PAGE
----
Howe charts the development of crucial characters, and the often tempestuous relationships between their creators and the company that owns them. Bill Everett, Carl Burgos, Jack Kirby, Steve Ditko, John Buscema and more worked for Marvel Comics as freelancers - and the characters they invented belonged to Marvel as the result of work-for-hire agreements. Through the years, many of these artists and their estates have fought to reclaim some or all of the rights to their creations. Kirby - who co-created the Fantastic Four, Captain America, the X-Men and many more - and his estate repeatedly sued Marvel for the return of original artwork and the profits earned from his characters. Just two weeks ago, DC and its parent company Time Warner won a victory in court against the heirs of Superman co-creator Jerry Siegel, when a judge ruled that the rights to the Superboy character belong to Warner Brothers.
The ethics of work-for-hire arrangements that give Robert Downey Jr. $50 million for playing Iron Man and little to nothing to the men who invented the character is a topic for another time. But there's a more practical side to these matters. As early as the 1970s, Howe says, writers and artists for Marvel noted the travails of guys like Kirby, Everett (inventor of Namor, the Sub-Mariner) and Burgos (creator of the original Human Torch), who helped build the company but, because of the unfavorable deals they'd signed, reaped few of the financial rewards. As a result, they were increasingly hesitant to write new characters in their work, because then Marvel would own them and in twenty or thirty years, they'd be the next Burgos or Everett or Kirby.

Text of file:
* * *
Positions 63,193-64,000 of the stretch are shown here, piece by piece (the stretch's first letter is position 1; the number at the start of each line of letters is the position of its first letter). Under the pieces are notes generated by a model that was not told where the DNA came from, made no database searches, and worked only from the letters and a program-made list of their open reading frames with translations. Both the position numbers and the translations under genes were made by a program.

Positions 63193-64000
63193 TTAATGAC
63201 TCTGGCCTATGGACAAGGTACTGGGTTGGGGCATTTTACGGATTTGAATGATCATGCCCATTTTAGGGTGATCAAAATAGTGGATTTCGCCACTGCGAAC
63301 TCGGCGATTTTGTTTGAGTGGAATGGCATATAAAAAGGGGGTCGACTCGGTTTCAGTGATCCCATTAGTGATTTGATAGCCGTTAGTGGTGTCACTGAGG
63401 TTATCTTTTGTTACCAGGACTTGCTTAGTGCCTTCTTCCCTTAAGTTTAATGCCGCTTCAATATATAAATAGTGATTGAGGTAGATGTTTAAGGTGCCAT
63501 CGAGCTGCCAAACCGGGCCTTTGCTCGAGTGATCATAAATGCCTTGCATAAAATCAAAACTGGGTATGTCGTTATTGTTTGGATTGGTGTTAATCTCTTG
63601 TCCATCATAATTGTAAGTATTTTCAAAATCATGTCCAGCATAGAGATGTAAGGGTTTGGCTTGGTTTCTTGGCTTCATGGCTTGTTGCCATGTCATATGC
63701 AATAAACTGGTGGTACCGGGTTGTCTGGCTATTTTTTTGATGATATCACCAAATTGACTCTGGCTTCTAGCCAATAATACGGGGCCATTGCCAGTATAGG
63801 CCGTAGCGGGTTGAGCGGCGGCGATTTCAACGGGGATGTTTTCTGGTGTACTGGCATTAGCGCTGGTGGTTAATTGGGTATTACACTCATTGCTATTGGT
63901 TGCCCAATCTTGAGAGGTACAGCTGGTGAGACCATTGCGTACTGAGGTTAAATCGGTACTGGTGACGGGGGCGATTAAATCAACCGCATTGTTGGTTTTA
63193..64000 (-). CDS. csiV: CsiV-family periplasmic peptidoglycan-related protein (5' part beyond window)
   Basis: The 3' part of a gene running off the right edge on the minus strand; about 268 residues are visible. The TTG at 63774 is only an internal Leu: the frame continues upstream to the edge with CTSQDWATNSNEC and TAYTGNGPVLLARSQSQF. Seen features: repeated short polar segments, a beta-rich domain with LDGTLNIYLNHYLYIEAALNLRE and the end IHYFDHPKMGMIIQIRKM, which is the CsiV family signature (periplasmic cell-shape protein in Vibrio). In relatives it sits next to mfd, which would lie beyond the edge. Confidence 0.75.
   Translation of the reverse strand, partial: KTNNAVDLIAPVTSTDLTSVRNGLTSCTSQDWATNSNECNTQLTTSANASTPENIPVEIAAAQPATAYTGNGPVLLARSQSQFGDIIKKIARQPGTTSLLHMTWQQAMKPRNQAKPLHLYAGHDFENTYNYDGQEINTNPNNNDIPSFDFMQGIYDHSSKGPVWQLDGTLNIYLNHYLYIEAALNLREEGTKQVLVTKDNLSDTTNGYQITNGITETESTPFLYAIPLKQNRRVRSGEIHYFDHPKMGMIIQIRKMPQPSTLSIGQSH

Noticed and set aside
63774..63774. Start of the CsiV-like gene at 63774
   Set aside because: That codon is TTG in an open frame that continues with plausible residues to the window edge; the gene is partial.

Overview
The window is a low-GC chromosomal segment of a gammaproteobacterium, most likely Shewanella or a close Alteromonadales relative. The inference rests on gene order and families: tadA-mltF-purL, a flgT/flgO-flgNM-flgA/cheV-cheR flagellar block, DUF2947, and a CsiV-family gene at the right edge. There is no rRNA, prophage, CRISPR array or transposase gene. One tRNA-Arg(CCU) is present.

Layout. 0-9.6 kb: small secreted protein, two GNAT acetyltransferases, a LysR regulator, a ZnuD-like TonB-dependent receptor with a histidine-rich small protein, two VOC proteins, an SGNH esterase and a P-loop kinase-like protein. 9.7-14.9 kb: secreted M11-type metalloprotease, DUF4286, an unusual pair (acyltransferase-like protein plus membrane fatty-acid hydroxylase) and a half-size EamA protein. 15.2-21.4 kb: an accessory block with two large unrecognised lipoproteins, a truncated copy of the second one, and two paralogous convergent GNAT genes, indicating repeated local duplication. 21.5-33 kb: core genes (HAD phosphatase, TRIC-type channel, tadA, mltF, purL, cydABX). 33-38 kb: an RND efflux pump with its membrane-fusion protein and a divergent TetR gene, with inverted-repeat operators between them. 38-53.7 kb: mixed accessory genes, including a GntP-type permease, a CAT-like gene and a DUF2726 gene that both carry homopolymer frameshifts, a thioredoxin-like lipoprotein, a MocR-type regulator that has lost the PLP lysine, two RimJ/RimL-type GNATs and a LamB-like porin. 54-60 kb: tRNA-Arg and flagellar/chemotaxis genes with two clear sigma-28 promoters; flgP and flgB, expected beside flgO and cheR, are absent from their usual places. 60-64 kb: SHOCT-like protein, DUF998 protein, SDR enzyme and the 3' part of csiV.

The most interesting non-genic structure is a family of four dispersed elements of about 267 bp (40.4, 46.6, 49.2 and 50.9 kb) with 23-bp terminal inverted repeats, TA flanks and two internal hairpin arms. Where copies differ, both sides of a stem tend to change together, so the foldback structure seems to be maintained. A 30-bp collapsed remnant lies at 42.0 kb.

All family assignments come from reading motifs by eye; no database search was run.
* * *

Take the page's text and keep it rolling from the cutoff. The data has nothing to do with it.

Sure, Marvel and DC Comics have both had some memorable new characters in the last decade. But it's nothing compared to the astonishing output of the Golden and Silver Ages. And many of the most successful newer characters are simply reconfigured versions of old ones. When I was a kid, there was a new Flash, who took over for the old one when he died (he got better), and a new Green Lantern, who replaced the old one when he went crazy (he got better), and a whole new version of the Teen Titans called Young Justice after the old ones got older. In recent years Wolverine has added both a son and a female clone while the Hulk has added a "Red Hulk" with basically the same powers and a different skin tone. Marvel has also recently brought in a new version of their cosmic powered teen superhero Nova and, through the use of a clever time travel device, brought the very first team of X-Men to squabble with their modern day counterparts.
This, even more than sales numbers, is the real reason death has become such an important but strangely mutable part of comic book storytelling: without new characters to replace them, there's only so much you can do with the old ones except bump 'em off, create temporary stand-ins, then bring 'em back. Marvel and DC's work-for-hire policies have no doubt contributed greatly to both companies' bottom lines over the years. But the new bottom line is this: how long can they keep killing off old characters and bringing them back to life before readers get tired of it?